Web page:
Crisis PR and avoiding the “Cosby Crisis”

This year was one of many changes. Perhaps one of the most formidable, however, was Bill Cosby’s unthinkable fall from sainthood once the news of several sexual abuse allegations began circulating.

According to Time, 16 women have accused Cosby of sexual abuse with 12 of these women reporting that he drugged them to do so. This is not the first time Cosby has been accused. In a 2005 trial, 13 women anonymously testified against Cosby in a sexual abuse case that was later settled out of court, according to Time. So why does everyone care 10 years later?

Comedian Hannibal Buress featured the household name’s allegations in his stand-up routine in October and social media exploded with responses according to The Holmes Report. It did not take long for more women, including past accuser Barbara Bowman, to speak with the media on the subject.

Since the initial blow, Cosby and his team of lawyers have released numerous denials and usually refuse to speak about the allegations with the media according to Time. The closest Cosby came to elaborating was when he told a Florida newspaper that, “a guy doesn’t have to answer to innuendos.”

Cosby’s civil rights lawyer, Gloria Allred, suggested a last resort strategy for the comedian. Allred said Cosby should consider waiving the statute of limitations that prohibits the women from filing lawsuits against him according to NBC News. Allred even suggested that Cosby establish a $100 million victims fund for those appearing before a panel of retired judges to determine the substantiation of their claims and how victims should be compensated NBC News reported.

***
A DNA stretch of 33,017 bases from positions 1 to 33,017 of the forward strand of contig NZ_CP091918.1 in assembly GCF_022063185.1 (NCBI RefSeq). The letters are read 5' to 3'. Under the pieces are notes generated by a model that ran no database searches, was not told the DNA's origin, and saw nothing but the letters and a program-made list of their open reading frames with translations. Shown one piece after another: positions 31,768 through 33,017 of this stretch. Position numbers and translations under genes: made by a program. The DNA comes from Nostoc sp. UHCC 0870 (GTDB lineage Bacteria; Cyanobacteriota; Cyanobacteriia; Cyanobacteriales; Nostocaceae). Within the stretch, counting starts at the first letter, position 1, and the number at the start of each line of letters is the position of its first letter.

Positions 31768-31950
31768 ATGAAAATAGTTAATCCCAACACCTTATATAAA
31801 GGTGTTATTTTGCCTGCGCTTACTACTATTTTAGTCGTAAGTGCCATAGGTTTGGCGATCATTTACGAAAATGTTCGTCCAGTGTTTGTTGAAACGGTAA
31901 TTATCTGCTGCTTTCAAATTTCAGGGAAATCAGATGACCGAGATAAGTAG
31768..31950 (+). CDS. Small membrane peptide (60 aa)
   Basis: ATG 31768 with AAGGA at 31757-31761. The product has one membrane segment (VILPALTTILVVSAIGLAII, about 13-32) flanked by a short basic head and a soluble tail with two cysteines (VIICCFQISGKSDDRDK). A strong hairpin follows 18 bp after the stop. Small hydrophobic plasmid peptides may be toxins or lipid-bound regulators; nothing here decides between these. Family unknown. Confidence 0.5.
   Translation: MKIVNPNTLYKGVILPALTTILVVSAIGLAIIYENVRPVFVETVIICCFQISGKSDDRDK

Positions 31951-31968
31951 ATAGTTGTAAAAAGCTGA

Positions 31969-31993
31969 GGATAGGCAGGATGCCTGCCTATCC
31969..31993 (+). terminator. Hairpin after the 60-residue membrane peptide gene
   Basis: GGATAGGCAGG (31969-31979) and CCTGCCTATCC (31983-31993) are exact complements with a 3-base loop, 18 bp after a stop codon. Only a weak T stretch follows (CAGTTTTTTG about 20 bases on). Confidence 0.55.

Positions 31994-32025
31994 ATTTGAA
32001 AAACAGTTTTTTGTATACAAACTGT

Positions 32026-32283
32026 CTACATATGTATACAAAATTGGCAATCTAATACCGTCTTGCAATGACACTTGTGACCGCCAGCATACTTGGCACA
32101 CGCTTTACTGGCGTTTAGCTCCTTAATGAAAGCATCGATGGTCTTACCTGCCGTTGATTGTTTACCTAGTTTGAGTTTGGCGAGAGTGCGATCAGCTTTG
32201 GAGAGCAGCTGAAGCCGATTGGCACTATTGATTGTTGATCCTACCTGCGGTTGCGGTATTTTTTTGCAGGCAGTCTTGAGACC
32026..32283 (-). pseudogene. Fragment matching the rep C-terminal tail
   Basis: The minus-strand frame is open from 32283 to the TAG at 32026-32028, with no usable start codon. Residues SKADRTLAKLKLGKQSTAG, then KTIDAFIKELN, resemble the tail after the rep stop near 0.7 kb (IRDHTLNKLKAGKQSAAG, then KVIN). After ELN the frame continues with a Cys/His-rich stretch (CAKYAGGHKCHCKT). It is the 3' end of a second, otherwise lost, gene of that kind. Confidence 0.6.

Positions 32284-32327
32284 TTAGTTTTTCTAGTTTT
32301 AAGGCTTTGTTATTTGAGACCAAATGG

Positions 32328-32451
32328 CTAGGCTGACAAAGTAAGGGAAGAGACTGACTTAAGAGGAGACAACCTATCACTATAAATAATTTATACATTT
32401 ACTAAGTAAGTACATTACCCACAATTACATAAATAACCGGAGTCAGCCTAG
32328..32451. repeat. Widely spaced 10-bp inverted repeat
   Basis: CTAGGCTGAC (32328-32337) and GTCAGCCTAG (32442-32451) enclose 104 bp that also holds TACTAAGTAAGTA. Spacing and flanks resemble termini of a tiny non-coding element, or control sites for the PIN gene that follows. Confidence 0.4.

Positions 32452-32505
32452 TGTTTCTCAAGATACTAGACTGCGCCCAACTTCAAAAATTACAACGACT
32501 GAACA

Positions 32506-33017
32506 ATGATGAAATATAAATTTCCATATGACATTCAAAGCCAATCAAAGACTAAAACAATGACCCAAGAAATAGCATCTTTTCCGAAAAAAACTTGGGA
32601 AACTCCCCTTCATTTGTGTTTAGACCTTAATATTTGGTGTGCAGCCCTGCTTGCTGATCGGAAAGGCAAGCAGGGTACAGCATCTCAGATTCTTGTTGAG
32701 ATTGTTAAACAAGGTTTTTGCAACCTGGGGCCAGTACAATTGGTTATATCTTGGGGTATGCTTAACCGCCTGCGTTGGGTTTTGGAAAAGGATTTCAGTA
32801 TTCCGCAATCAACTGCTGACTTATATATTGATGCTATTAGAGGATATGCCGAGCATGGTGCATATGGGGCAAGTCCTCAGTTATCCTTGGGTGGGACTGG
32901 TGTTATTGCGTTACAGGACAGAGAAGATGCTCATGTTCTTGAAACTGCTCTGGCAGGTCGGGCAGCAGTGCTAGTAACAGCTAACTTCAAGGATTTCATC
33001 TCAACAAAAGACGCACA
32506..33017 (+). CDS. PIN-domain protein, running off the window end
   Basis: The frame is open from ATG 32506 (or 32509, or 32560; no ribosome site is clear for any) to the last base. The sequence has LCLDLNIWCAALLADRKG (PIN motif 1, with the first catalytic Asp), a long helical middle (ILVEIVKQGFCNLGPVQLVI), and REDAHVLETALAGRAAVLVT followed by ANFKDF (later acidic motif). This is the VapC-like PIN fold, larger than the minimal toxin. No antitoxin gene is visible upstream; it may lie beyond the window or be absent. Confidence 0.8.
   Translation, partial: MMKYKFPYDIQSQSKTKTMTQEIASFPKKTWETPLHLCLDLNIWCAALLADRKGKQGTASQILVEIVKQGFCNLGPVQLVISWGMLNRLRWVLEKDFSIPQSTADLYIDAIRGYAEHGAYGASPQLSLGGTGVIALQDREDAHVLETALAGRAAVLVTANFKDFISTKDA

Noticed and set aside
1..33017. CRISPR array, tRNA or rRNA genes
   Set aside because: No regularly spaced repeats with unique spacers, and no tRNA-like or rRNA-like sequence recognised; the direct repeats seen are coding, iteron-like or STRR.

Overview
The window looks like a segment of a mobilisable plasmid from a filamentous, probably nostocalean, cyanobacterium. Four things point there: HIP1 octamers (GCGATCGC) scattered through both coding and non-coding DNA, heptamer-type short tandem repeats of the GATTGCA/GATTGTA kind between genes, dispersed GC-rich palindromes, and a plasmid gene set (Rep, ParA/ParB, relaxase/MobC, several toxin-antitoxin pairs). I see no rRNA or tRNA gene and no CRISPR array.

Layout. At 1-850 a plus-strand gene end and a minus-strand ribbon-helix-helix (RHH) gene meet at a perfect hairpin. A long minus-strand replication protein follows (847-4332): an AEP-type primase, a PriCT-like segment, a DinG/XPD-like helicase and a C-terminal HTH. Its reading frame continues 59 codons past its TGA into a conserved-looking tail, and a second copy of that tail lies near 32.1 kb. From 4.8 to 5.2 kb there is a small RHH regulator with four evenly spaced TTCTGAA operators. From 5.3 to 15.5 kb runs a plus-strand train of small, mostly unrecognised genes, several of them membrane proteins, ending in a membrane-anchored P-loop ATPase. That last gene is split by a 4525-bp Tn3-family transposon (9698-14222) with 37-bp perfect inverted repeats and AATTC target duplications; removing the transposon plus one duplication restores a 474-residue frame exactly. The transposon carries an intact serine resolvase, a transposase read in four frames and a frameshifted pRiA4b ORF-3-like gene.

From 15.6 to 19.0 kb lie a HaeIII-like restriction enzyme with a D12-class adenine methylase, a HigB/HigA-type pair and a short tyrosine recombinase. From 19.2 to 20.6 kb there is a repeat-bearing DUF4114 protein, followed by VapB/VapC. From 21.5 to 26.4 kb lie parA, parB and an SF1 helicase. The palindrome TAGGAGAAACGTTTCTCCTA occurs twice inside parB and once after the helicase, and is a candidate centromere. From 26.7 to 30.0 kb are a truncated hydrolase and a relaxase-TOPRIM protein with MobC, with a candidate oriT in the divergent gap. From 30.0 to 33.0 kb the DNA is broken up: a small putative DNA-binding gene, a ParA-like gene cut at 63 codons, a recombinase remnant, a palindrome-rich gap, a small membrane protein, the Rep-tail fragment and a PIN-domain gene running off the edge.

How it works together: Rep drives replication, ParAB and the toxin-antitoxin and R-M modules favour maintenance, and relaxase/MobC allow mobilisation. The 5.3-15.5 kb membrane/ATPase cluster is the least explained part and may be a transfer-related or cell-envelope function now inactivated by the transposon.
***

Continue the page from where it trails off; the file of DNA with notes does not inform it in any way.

Allred has a point. If Cosby has nothing to hide, why has he chosen to represent himself so poorly in front of the media? The blanket silence has only given fuel for suspense in the case of Bill Cosby. The biggest nightmare in PR is when the perception of your crisis has become worse the actual case.

According to The Holmes Report, there is little hope saying, “Cosby’s in too deep, for too long, with too many allegations against him, to survive and nothing has happened since this story broke to indicate resurrection or even rehabilitation.” The Cosby crisis demonstrates how the digital age has created a whole new rule book of brand transparency according to The Holmes Report. With one share or like a person can take a small message and reach thousands in seconds. In Cosby’s case, one woman’s story gained enough followers to encourage others to come forward as well. Perhaps this explains the curious delay in victim reaction. Maybe they simply lacked the tools to be heard.

Cosby’s story also teaches organizations that the digital age holds no secrets. Everything comes to light in the end. The best way to handle these crisis when they are resurrected is with immediate, thoughtful transparency.

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